Magazine article New African

Coming in from the Cold

Magazine article New African

Coming in from the Cold

Article excerpt

A lot can happen in a man's life over 20 years, the accepted timespan for a generation. And that is certainly the case for John Kayode Fayemi, Nigeria's current Minister of Solid Minerals (pictured below), as Osasu Obayiuwana explains.

Officially a member of Nigeria's political elite, as the immediate past governor of Ekiti State, and current Minister for Solid Minerals in the cabinet of President Muhammadu Buhari, Fayemi was once an avowed enemy of the very institution of which he is now a key part.

With Sani Abacha at the head of Nigeria's brutal military junta in 19%, after playing a behind-the-scenes role in successfully truncating the June 1993 election of the late Moshood Abiola as president, in a poll generally acknowledged as the best conducted in the country's history, Fayemi was an important member of the London-based Nigerian opposition that fought the dictator s government in the following years.

In conjunction with Nobel Laureate Wole Soyinka and other leading political figures in exile, with financial support from the Norwegian government--who were particularly supportive of the cause to restore democracy to Nigeria in the 1990s--Fayemi was one of the brains behind Radio Kudirat.

Named after one of the wives of Moshood Abiola, brutally gunned down by Abacha's goons in broad daylight in Lagos, as a result of her firm public support for her husband's cause, the station's "guerilla broadcasts" infuriated Abacha, who put a price on the heads of all those behind the station.

Those were extremely dangerous times for Fayemi the rebel, who had to look over his shoulder, as he was on the assassination list of the security services.

These are the same institutions that have been duty-bound to protect him since October 2010, when he was sworn in as Ekiti State governor, after a protracted legal battle. The irony is certainly not lost on him.

Expected to easily win a second term in office, as he was generally acknowledged as one of the country's forward-thinking, progressive governors, Fayemi's defeat to Ayo Fayose in 2014 was a huge shock.

Now charged with the responsibility of reviving the country's mining industry, Fayemi admits that the journey from being the chief executive of a state, on whose table the buck stops, to being a cabinet minister, who works at the pleasure of the president, has been a sharp change.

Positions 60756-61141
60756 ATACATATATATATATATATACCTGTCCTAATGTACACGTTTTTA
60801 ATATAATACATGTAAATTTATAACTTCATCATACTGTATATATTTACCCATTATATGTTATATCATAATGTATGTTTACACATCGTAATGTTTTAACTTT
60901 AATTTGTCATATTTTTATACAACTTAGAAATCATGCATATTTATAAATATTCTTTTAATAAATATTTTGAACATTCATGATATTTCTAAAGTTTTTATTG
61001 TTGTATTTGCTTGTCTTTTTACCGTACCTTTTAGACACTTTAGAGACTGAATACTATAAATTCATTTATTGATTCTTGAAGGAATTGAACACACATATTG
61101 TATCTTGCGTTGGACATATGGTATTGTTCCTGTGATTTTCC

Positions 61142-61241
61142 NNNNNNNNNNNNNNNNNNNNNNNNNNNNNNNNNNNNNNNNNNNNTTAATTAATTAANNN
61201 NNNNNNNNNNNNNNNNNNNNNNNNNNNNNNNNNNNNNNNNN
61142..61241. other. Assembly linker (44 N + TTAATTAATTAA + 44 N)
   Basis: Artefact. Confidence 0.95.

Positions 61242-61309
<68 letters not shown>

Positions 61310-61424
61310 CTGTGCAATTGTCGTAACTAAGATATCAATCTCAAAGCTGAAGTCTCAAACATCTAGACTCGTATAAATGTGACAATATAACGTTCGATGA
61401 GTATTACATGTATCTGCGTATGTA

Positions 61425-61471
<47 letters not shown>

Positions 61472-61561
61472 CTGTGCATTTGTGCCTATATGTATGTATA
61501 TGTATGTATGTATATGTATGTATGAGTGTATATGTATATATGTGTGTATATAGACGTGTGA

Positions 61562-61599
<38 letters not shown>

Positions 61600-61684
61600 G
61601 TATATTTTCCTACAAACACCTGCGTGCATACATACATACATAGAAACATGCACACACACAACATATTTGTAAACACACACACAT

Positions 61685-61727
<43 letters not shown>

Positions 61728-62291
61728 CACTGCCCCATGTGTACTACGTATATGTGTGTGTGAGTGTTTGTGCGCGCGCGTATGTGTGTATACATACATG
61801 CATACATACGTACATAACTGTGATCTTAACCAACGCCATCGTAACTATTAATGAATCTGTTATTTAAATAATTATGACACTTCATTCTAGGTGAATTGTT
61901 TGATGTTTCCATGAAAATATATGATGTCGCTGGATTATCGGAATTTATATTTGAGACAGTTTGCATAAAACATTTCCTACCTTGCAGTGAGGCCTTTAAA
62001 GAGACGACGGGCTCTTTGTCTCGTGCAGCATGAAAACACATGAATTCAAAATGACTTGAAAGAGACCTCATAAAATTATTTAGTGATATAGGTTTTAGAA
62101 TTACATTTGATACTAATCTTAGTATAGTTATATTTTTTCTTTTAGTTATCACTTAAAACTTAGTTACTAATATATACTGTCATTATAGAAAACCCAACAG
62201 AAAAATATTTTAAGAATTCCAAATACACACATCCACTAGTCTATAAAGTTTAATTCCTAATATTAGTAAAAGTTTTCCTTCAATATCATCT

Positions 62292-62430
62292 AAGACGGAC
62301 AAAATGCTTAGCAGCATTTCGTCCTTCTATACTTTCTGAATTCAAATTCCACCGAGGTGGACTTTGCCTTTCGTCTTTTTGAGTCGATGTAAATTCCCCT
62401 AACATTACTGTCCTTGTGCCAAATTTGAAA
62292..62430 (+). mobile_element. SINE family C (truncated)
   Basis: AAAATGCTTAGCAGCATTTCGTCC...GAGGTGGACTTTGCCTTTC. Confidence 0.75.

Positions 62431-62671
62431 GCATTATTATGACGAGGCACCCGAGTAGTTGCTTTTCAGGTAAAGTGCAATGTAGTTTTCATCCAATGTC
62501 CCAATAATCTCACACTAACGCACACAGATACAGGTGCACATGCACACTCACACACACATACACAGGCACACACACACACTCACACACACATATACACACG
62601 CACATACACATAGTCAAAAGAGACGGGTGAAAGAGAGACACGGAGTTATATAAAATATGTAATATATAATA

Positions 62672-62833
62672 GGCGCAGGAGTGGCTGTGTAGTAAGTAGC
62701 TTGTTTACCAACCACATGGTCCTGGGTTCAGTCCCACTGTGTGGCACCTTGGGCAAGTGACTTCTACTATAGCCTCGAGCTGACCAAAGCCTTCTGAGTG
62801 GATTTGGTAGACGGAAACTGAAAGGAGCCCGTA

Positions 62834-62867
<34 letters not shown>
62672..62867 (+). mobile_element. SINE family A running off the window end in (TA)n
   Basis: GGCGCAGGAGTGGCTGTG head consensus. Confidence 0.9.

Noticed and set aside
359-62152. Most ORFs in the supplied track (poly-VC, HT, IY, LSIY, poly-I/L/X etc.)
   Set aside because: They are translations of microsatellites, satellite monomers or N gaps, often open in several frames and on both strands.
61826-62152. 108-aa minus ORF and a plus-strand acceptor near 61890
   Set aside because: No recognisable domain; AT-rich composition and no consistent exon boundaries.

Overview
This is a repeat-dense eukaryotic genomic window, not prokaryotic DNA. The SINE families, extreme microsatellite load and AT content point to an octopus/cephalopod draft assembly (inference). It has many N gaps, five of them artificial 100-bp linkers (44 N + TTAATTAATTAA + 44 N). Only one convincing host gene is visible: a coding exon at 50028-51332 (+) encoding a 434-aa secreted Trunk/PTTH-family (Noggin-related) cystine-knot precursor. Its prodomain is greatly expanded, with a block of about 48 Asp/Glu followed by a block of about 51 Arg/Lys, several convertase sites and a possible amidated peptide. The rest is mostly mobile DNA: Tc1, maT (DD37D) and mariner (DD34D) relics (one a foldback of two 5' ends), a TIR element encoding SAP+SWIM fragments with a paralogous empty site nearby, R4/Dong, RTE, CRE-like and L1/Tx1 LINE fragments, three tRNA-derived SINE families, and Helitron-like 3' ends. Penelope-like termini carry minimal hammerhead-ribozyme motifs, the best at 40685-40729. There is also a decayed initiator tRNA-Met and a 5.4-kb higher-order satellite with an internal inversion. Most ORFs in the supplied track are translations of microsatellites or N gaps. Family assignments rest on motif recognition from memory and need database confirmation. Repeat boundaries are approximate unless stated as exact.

"As a minister, you are bound by the principle of collective responsibility. As a state governor, you are actually an authority on your own ... By virtue of the Nigerian constitution, the state is a coordinate body, rather than a subordinate body to the central government.

"All of the powers that the central government has are replicated at the state level. It's far more complicated, you're dealing with people at the front end, you're addressing a range of issues, mining inclusive ...

"But in a federal cabinet, you have a specific portfolio. You might be given additional responsibilities by the president, but your primary responsibility is for that portfolio which you have been given, which, in my case, is reviving the mining sector that has been comatose in Nigeria for a very long time."

With a PhD in War Studies from London University's King's College and a long career in good governance advocacy for Africa, which was the focus of the Centre for Democracy and Development (CDD), the think-tank he set up and ran for several years, the 51-year-old's appointment to the Solid Minerals portfolio was a bit of a surprise.

"Yes, my background is in security and international relations but politics is about management of human resources ... It's about ensuring that you make a fundamental difference in the lives of people.

"I actually think, stepping back, that mining is a portfolio I'm quite comfortable with.

"Originally, I didn't think so myself. But getting into it and seeing the attention that the president has decided to vest in mining and its associated activities, it's an enormous responsibility I have been given . …

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